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Acta Neuropathologica

, Volume 121, Issue 3, pp 397–405 | Cite as

Analysis of BRAF V600E mutation in 1,320 nervous system tumors reveals high mutation frequencies in pleomorphic xanthoastrocytoma, ganglioglioma and extra-cerebellar pilocytic astrocytoma

  • Genevieve Schindler
  • David Capper
  • Jochen Meyer
  • Wibke Janzarik
  • Heymut Omran
  • Christel Herold-Mende
  • Kirsten Schmieder
  • Pieter Wesseling
  • Christian Mawrin
  • Martin Hasselblatt
  • David N. Louis
  • Andrey Korshunov
  • Stefan Pfister
  • Christian Hartmann
  • Werner Paulus
  • Guido Reifenberger
  • Andreas von Deimling
Original Paper

Abstract

Missense mutations of the V600E type constitute the vast majority of tumor-associated somatic alterations in the v-RAF murine sarcoma viral oncogene homolog B1 (BRAF) gene. Initially described in melanoma, colon and papillary thyroid carcinoma, these alterations have also been observed in primary nervous system tumors albeit at a low frequency. We analyzed exon 15 of BRAF spanning the V600 locus by direct sequencing in 1,320 adult and pediatric tumors of the nervous system including various types of glial, embryonal, neuronal and glioneuronal, meningeal, adenohypophyseal/sellar, and peripheral nervous system tumors. A total of 96 BRAF mutations were detected; 93 of the V600E type and 3 cases with a three base pair insertion between codons 599 and 600. The highest frequencies of BRAF V600E mutations were found in WHO grade II pleomorphic xanthoastrocytomas (42/64; 66%) and pleomorphic xanthoastrocytomas with anaplasia (15/23; 65%), as well as WHO grade I gangliogliomas (14/77; 18%), WHO grade III anaplastic gangliogliomas (3/6) and pilocytic astrocytomas (9/97; 9%). In pilocytic astrocytomas BRAF V600E mutation was strongly associated with extra-cerebellar location (p = 0.009) and was most frequent in diencephalic tumors (4/12; 33%). Glioblastomas and other gliomas were characterized by a low frequency or absence of mutations. No mutations were detected in non-glial tumors, including embryonal tumors, meningiomas, nerve sheath tumors and pituitary adenomas. The high mutation frequencies in pleomorphic xanthoastrocytomas, gangliogliomas and extra-cerebellar pilocytic astrocytomas implicate BRAF V600E mutation as a valuable diagnostic marker for these rare tumor entities. Future clinical trials should address whether BRAF V600E mutant brain tumor patients will benefit from BRAF V600E-directed targeted therapies.

Keywords

BRAF V600E mutation Brain tumor Pleomorphic xanthoastrocytoma Ganglioglioma 

Notes

Acknowledgments

We would like to thank Kerstin Lindenberg and Britta Friedensdorf for excellent technical assistance. We thank the tissuebank of the National Center of Tumor Diseases Heidelberg for supplying us with tumor material. This work was supported by the Bundesministerium für Bildung und Forschung (BMBF–01ES0730 and 01GS0883).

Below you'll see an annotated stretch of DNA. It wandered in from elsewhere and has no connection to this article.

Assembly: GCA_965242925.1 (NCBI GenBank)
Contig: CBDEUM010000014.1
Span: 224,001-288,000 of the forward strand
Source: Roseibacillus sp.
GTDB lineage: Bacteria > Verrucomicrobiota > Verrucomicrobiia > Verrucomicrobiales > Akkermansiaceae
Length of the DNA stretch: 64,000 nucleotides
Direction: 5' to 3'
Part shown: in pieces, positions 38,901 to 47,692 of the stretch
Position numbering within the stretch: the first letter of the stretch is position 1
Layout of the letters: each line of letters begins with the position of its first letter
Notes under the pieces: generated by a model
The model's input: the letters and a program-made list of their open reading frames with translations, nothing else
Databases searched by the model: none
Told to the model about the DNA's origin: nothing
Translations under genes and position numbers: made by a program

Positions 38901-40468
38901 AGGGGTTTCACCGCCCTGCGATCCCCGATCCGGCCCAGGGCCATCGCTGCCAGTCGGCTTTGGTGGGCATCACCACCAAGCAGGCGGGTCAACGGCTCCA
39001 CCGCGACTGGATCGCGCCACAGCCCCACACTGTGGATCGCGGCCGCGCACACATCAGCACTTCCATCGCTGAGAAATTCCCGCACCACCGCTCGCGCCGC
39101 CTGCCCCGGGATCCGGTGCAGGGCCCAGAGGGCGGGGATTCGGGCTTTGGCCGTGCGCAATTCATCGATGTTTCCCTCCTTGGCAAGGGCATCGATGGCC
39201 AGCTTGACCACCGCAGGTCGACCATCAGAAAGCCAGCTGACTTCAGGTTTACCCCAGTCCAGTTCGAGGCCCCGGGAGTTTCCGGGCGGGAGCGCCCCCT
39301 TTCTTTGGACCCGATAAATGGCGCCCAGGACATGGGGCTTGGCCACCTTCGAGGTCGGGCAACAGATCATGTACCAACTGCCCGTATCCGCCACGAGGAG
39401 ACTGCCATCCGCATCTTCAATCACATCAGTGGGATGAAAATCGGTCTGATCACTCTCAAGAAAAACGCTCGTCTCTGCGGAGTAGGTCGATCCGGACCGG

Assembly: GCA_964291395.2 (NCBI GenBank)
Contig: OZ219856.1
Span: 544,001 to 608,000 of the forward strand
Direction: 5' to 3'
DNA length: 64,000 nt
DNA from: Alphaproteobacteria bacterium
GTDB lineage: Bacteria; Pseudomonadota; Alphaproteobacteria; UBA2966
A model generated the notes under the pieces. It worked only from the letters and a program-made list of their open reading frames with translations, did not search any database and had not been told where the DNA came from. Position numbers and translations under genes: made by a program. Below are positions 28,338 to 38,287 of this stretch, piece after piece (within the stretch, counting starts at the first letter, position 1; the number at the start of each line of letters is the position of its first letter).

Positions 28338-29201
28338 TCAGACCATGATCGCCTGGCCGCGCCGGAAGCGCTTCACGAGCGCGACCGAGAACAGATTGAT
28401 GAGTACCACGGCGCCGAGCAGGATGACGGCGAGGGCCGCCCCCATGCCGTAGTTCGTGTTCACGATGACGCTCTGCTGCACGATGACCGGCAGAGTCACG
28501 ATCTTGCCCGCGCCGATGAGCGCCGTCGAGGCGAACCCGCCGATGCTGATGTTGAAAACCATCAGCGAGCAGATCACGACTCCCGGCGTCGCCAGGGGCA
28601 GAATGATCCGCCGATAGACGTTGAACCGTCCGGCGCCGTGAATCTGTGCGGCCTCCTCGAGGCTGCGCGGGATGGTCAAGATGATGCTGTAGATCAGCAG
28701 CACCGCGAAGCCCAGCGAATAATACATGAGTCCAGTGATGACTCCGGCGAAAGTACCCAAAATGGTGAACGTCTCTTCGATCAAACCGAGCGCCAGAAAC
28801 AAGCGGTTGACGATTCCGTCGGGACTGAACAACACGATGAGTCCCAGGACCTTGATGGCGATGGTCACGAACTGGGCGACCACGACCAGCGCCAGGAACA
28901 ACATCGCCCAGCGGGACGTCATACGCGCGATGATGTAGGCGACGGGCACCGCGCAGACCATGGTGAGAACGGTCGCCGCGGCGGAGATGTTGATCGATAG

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Copyright information

© Springer-Verlag 2011

Authors and Affiliations

  • Genevieve Schindler
    • 3
  • David Capper
    • 1
    • 2
  • Jochen Meyer
    • 2
  • Wibke Janzarik
    • 12
    • 13
  • Heymut Omran
    • 12
    • 14
  • Christel Herold-Mende
    • 4
  • Kirsten Schmieder
    • 3
  • Pieter Wesseling
    • 5
  • Christian Mawrin
    • 6
  • Martin Hasselblatt
    • 7
  • David N. Louis
    • 8
  • Andrey Korshunov
    • 2
  • Stefan Pfister
    • 9
    • 10
  • Christian Hartmann
    • 1
    • 2
  • Werner Paulus
    • 7
  • Guido Reifenberger
    • 11
  • Andreas von Deimling
    • 1
    • 2
  1. 1.Department of Neuropathology, Institute of PathologyRuprecht-Karls-University HeidelbergHeidelbergGermany
  2. 2.Clinical Cooperation Unit Neuropathology G380German Cancer Research CenterHeidelbergGermany
  3. 3.Department of NeurosurgeryMedical Faculty of the Ruprecht-Karls-University HeidelbergMannheimGermany
  4. 4.Division of Neurosurgical Research, Department of NeurosurgeryRuprecht-Karls-University HeidelbergHeidelbergGermany
  5. 5.Department of Pathology, Nijmegen Center for Molecular Life Sciences (NCMLS)Radboud University Nijmegen Medical CentreNijmegenThe Netherlands
  6. 6.Department of NeuropathologyOtto-von-Guericke-University MagdeburgMagdeburgGermany
  7. 7.Institute of NeuropathologyUniversity Hospital MünsterMünsterGermany
  8. 8.Department of PathologyMassachusetts General Hospital and Harvard Medical SchoolBostonUSA
  9. 9.Division Molecular GeneticsGerman Cancer Research CenterHeidelbergGermany
  10. 10.Pediatric Hematology and OncologyHeidelberg University HospitalHeidelbergGermany
  11. 11.Department of NeuropathologyHeinrich Heine UniversityDüsseldorfGermany
  12. 12.Department of Pediatric Neurology and Muscle DisordersUniversity Hospital FreiburgFreiburgGermany
  13. 13.Department of NeurologyUniversity Hospital FreiburgFreiburgGermany
  14. 14.Klinik und Poliklinik für Allgemeine PädiatrieUniversity Hospital MünsterMünsterGermany

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